The MAOI is produced by the mushroom pretty much simultaneously with its production of psilocybin, psilocin and baeocystin. 

Thanks to previous studies, we know that psilocybin is active even if an MAOI is not present. However, we also know that pure psilocybin is less effective than a whole mushroom extract. This doesn’t strictly mean that the MAOI potentiates mushrooms or makes them more effective, but it’s thought that the interplay between all the compounds in magic mushrooms are responsible for this result.

What does this mean for magic mushroom users?

An illustration of a hand where magic mushrooms are growing out of each finger.
@art.by.rene

There’s a few things to consider here. Firstly, now that we know that magic mushrooms contain MAOI’s, it starts to raise questions about the concurrent use of magic mushrooms with other medications. At the same time, there’s virtually no research on drug interactions with magic mushrooms.

Some people think that because magic mushrooms are natural, they can be used however and whenever. But that’s not true. The ayahuasca brew is natural but it can actually kill people if it’s not taken in the correct context (diet, abstinence from drugs, etc.) With that in mind, those who take antidepressants (especially SSRI’s) should seriously consider whether or not they want to mix magic mushrooms with their antidepressant drugs. It also means that those on antidepressants should consult their mental health professional before taking magic mushrooms.

It’s an especially important topic to talk about because lots of people who take magic mushrooms do so to alleviate symptoms of depression and anxiety — which means it’s entirely possible that they are already on some kind of antidepressant or anxiolytic medication.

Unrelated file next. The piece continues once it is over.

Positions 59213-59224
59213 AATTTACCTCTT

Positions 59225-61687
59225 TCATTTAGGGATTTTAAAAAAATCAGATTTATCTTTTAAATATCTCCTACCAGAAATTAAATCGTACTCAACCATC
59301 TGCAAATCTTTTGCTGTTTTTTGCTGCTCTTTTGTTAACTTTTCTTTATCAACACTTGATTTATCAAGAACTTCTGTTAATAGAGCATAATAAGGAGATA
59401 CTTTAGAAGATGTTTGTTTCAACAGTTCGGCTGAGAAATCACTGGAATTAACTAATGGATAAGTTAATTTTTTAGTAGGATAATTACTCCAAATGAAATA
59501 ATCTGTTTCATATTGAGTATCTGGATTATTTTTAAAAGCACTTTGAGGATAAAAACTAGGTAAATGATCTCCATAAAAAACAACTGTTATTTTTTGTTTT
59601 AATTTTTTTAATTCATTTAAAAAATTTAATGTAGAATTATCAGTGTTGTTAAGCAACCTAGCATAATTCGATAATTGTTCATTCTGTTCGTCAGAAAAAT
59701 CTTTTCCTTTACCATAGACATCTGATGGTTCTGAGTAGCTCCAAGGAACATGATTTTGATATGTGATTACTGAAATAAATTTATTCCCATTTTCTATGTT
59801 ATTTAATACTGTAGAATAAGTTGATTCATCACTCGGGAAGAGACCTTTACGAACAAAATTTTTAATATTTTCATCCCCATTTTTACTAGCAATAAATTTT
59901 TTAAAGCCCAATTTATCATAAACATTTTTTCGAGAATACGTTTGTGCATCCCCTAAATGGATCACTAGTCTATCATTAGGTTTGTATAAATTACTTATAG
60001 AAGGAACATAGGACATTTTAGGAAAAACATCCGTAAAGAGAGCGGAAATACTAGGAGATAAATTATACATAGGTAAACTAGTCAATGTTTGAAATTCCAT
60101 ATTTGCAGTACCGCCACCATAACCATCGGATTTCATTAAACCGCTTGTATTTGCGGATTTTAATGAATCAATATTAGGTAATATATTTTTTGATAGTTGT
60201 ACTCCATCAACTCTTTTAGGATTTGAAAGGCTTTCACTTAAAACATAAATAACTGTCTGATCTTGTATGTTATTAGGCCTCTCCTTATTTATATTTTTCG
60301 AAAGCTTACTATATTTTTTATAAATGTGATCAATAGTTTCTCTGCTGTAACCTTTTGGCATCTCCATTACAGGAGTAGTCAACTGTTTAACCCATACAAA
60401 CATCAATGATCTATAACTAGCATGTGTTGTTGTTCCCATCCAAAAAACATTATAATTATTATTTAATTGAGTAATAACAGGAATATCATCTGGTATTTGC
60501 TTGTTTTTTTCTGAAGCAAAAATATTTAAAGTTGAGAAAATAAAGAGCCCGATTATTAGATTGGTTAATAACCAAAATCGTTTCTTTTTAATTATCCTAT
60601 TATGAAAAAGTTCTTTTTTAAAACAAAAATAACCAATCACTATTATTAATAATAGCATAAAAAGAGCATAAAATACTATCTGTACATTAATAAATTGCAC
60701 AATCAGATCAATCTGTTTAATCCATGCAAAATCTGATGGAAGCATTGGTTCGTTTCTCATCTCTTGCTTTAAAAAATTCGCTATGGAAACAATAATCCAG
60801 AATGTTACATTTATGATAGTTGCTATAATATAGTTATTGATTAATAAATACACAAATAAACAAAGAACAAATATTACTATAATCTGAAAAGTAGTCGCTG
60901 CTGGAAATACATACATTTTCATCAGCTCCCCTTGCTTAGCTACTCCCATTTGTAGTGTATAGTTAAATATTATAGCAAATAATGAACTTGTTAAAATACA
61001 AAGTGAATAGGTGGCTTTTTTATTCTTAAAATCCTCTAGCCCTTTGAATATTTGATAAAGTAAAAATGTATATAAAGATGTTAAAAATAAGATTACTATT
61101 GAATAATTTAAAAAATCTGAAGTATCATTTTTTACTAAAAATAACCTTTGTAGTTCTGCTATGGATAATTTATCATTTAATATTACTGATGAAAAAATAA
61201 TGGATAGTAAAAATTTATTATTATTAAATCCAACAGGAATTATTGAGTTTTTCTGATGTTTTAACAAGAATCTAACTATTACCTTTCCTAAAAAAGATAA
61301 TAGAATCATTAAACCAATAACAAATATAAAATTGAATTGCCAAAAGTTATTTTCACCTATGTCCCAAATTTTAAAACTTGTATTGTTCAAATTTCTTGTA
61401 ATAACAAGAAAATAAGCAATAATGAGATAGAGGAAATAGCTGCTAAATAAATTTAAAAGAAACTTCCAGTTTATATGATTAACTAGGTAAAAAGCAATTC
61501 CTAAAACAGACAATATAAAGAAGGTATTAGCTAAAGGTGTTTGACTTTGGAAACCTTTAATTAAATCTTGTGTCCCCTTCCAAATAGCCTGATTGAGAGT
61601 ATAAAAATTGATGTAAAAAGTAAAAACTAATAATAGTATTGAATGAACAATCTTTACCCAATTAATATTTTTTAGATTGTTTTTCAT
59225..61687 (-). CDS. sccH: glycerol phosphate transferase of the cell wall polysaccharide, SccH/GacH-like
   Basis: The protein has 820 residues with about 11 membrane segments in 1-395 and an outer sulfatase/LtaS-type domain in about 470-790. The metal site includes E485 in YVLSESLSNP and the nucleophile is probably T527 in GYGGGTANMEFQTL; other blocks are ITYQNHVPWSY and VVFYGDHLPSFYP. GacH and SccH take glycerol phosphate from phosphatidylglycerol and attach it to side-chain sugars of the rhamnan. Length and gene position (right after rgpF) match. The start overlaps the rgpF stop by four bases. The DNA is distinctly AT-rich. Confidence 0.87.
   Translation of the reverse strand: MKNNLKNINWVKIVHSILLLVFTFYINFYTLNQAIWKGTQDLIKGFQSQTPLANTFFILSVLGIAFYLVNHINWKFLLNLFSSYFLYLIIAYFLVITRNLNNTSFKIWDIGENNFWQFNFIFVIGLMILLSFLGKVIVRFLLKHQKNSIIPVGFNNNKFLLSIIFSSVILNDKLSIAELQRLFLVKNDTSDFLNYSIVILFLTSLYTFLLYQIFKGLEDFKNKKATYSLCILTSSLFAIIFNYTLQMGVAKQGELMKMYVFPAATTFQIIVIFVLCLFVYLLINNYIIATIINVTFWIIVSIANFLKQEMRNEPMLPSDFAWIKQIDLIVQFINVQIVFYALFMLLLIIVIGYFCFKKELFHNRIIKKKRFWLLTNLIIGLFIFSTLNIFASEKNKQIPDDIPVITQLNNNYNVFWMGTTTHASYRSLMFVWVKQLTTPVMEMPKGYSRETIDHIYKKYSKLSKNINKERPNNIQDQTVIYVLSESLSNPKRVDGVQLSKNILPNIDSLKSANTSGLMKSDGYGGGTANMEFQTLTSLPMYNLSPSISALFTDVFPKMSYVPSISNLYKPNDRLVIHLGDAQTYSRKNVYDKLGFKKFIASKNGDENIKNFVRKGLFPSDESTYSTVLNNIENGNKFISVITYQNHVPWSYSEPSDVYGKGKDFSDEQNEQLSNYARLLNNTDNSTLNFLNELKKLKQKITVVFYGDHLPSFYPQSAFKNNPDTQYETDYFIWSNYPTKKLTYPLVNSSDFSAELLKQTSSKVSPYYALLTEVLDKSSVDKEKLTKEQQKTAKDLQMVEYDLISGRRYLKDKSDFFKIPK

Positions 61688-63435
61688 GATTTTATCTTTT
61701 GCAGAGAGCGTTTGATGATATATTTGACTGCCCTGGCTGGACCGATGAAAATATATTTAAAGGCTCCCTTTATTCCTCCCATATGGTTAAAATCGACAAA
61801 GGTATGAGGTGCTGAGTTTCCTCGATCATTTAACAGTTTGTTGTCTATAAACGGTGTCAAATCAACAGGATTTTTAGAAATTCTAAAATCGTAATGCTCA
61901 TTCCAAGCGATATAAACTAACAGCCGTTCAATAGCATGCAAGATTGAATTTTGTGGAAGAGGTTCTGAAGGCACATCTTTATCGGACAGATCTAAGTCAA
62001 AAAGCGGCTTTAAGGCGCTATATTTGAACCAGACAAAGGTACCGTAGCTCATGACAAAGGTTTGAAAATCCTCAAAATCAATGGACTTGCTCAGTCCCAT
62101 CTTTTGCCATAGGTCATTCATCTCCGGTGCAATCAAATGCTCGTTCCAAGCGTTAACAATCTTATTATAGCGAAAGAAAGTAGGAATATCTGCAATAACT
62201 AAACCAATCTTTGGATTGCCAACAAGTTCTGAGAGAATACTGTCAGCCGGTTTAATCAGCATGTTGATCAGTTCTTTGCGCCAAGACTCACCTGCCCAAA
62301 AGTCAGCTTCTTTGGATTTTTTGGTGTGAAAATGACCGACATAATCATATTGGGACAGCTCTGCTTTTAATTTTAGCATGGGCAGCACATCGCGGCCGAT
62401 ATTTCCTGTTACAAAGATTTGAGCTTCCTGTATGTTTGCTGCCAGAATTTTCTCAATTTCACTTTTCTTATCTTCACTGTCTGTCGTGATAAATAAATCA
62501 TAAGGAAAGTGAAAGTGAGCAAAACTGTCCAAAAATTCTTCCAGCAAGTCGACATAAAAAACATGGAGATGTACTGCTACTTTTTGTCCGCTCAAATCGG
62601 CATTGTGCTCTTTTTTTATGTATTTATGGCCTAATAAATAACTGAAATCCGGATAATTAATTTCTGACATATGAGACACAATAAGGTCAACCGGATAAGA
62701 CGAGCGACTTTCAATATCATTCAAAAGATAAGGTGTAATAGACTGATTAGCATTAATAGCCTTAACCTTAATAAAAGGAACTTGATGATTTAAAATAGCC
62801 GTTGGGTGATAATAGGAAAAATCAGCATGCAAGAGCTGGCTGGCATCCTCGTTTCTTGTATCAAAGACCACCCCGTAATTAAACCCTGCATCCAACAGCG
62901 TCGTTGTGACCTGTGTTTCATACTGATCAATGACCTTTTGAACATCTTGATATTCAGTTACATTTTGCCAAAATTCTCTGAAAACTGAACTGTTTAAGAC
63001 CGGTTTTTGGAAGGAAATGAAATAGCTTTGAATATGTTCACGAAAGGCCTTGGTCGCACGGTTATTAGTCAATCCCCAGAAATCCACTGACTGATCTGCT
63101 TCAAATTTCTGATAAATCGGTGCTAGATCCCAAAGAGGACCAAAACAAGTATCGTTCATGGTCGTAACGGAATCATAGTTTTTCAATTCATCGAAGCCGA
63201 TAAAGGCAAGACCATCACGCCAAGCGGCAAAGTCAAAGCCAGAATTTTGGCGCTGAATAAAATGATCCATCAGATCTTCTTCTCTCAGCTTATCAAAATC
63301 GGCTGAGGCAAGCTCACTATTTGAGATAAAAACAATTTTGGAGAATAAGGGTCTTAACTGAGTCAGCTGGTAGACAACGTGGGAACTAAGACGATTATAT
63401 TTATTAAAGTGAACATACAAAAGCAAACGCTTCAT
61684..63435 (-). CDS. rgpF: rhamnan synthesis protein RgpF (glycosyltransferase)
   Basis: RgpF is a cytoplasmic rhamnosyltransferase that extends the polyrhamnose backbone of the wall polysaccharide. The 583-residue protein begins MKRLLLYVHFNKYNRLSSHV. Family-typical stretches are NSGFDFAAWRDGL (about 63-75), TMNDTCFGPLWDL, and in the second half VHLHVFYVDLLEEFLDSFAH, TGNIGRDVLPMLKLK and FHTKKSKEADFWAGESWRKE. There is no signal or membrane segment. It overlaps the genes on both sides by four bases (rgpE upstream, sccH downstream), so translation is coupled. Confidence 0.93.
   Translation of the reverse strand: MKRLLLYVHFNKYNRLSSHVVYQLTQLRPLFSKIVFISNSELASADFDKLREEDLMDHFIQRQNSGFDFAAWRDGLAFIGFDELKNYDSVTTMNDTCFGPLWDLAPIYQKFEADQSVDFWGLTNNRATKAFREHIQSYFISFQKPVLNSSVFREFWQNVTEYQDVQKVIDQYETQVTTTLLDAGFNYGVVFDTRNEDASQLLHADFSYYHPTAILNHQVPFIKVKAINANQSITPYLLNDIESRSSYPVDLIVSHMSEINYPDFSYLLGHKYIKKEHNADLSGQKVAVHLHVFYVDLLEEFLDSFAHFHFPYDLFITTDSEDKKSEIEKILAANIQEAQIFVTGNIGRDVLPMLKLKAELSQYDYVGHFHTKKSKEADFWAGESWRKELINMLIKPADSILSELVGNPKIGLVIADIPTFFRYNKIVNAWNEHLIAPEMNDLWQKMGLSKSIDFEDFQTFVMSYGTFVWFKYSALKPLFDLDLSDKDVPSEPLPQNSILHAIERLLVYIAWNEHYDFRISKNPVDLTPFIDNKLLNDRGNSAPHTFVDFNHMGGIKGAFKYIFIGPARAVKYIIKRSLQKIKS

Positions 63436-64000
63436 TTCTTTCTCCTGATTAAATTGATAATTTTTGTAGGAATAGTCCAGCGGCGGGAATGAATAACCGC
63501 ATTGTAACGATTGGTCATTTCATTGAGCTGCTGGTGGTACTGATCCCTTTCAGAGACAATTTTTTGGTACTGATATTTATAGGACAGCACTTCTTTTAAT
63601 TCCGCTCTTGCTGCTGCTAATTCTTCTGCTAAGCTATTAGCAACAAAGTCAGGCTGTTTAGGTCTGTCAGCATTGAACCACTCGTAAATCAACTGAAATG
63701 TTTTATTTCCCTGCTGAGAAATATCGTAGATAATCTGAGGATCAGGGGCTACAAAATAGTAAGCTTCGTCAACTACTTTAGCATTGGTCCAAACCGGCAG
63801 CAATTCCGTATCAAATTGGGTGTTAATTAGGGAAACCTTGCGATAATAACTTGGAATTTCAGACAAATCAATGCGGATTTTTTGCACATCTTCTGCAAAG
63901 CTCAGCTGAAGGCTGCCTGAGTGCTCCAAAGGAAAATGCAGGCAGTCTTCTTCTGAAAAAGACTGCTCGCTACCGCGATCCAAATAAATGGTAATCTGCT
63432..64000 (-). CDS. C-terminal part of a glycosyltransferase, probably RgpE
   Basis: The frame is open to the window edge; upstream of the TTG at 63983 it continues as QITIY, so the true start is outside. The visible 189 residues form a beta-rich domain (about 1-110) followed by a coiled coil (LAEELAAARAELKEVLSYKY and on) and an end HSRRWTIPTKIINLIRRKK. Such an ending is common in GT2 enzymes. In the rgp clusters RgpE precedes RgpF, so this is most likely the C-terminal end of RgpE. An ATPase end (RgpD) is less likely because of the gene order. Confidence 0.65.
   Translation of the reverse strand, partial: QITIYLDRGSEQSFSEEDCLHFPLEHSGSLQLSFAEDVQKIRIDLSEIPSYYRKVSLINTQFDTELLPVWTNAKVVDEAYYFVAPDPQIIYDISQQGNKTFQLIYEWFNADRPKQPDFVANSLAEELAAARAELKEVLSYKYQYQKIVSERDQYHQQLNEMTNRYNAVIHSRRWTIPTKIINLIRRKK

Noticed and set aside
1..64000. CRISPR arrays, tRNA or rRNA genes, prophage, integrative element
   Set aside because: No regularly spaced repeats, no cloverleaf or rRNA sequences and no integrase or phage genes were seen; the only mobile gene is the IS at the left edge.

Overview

Knowing that magic mushrooms contain MAOI’s also means that users can optimize their experience by optimizing their diet in the days leading up to it. It’s also recommended that those who are microdosing observe a low tyramine diet to optimize effects. Examples of high tyramine foods that should be avoided:

  • Strong or aged cheese
  • Processed and cured meats
  • Soybeans and soy products
  • Alcohol
  • Onions
  • Overripe avocados and bananas
  • Chocolate

Avoiding these foods reduces the amount of tyramine in your body and therefore less of a reaction with the MAOI present in magic mushrooms. In turn, this should optimise your experience, making it more pleasant and smoother.

Our diets and choices are part of the entourage effect.

@e.a.harper

What this teaches us is that how we approach the magic mushroom experience is part and parcel of the entourage effect. After all, you are a fundamental part of what happens, aren’t you! Once you understand the fact that compounds you consume are constantly interacting with compounds in your body, you start to understand that your dietary choices are part of the entourage effect.

Knowing that magic mushrooms contain MAOI’s means that you can avoid certain foods and include others to create a smoother experience for yourself. Sounds a lot like the entourage effect, doesn’t it?

We are learning more and more every day about how magic mushrooms produce their therapeutic effects. And naturally, the more we learn, the better we’re all going to get at taking them.

2 thoughts on “Enhancing Psilocybin: MAOI’s & the Entourage Effect

  1. Because of informative and honest posts like this is the main reason why I love MSC so much. Always spreading the knowledge and love and there is so much power in that!
    Love MSC always + 4ev!

    1. Oh shucks, thanks Tif! It's because of awesome, curious people that we keep wanting to share and educate about cannabis and other psychedelics.

Leave a Reply